Quarry location

Shown is the quarry location on GoogleMaps. An appeal filed in Dane County Circuit Court challenges the village’s zoning administrator’s decision that the non-metallic mining operation can expand to the south. The Waunakee Village Board will discuss zoning procedures and rules and regulations regarding blasting on its Feb. 15 meeting agenda.

Residents in the North Ridge and Waunakee Heights neighborhoods sometimes feel their homes shake as blasting occurs – part of Veridian’s development of the Heritage Hills subdivision.

But many seem more concerned about the expansion of a neighboring quarry at Schumacher Road just south of Easy Street.

“We don’t know what the exact timeline of the Veridian is, but it’s a limited project and will go away,” said Bruce Hoesly, “unlike Quincy Ridge which can go on, in effect, indefinitely.”

Hoesly is one several property owners named in a second appeal related to the Quincy Ridge quarry expansion. Filed in Dane County Circuit Court in November, it challenges the Waunakee Zoning Board of Appeals’ decision to uphold the village’s zoning administrator’s determination that non-metallic mineral extraction on Quincy Ridge’s 30-acre expanded site is a permitted use.

William and Dorothy Blobner first challenged the zoning administrator’s decision before Waunakee Zoning Board of Appeals in the fall. Those who filed this latest appeal in Dane County Circuit Court retained the same attorney as the Blobners’, Christa Westerberg.

“The one point is our concern that that this property is subject to Waunakee’s zoning jurisdiction,” Hoesly said.

The Quincy Ridge Quarry is located in the Town of Westport but within Waunakee’s Extraterritorial Zoning Jurisdiction. Unlike some quarries located in townships, the housing density has increased around Quincy Ridge, and Veridian’s Heritage Hills subdivision is planned to grow around it, as well.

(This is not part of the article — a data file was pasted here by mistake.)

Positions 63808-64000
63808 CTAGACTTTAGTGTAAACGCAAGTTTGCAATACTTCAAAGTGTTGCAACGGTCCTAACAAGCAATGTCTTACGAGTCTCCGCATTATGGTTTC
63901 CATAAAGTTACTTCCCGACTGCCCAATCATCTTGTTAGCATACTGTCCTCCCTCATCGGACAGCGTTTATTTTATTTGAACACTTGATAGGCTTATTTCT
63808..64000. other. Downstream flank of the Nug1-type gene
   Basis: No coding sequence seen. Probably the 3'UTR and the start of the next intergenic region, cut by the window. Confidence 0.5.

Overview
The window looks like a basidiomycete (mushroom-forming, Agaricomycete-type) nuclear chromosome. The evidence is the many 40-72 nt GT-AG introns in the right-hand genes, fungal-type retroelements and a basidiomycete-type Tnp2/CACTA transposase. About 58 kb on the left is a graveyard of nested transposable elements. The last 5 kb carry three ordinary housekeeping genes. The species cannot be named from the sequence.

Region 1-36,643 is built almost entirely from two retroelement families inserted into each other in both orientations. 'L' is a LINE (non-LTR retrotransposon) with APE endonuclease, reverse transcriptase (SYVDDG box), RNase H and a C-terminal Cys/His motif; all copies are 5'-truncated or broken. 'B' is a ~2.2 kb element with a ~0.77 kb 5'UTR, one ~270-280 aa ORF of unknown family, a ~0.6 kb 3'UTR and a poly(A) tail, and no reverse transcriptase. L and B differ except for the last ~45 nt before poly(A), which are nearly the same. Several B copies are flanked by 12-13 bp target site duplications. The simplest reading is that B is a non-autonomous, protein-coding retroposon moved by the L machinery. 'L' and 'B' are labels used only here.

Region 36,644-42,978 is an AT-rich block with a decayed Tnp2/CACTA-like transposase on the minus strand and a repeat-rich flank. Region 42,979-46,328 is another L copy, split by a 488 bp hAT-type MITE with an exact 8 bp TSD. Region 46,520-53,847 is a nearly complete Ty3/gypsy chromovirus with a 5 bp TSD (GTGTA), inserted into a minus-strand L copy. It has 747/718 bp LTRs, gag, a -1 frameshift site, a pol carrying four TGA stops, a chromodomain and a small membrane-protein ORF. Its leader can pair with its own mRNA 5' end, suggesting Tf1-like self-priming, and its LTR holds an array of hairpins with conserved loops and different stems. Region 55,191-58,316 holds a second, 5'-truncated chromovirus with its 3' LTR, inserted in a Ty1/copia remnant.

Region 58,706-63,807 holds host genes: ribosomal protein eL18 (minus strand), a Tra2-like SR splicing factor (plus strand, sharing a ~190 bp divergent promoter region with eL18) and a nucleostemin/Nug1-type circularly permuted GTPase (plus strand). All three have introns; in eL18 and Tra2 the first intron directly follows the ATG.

In arguing the case before the Waunakee Zoning Board of Appeals in September, Westerberg argued that state laws “about city and village zoning allow non-conforming uses but say the non-conforming use may not be extended.”

She went on the say, “Now, it makes sense that the legislature would treat cities and villages differently because they are usually more densely populated than counties,” noting that the expanded use would likely “affect the public health, safety and welfare of more people.”

The village’s zoning administrator based his decision, saying the property is within Dane County’s zoning authority, as the village adopted the county’s zoning code for all of its extraterritorial areas.

Attorney Bryan Kleinmaier, who represented the zoning administrator, noted that the case “not a policy issue; it’s not a planning issue. It’s purely a legal issue.” In previous cases, the courts have said that contiguous parcels are deemed as part of the use, Kleinmaier added.

Several members of the public voiced concerns during the village board’s Jan. 21 listening session, and the issues surrounding the quarry were placed on the board’s Feb. 15 meeting for discussion.

Hoesly, who was a licensed attorney and published state statutes when he worked for the state Legislature, said the Quincy Ridge owners and the village have filed their answers to the appeal and he expects the judge to make a decision in this summer.

“There’s a schedule where each of the parties have time to file written arguments,” Hoesly said. “The last written argument has to be filed in April.”

The judge’s decision should come in about 90 days afterwards, he added.

“A lot more people feel the Veridian blasting, but people are seeing the kinds of things we’re concerned about,” Hoesly said, including the effect on property values and the ability to enjoy one’s property during those quakes nearby.

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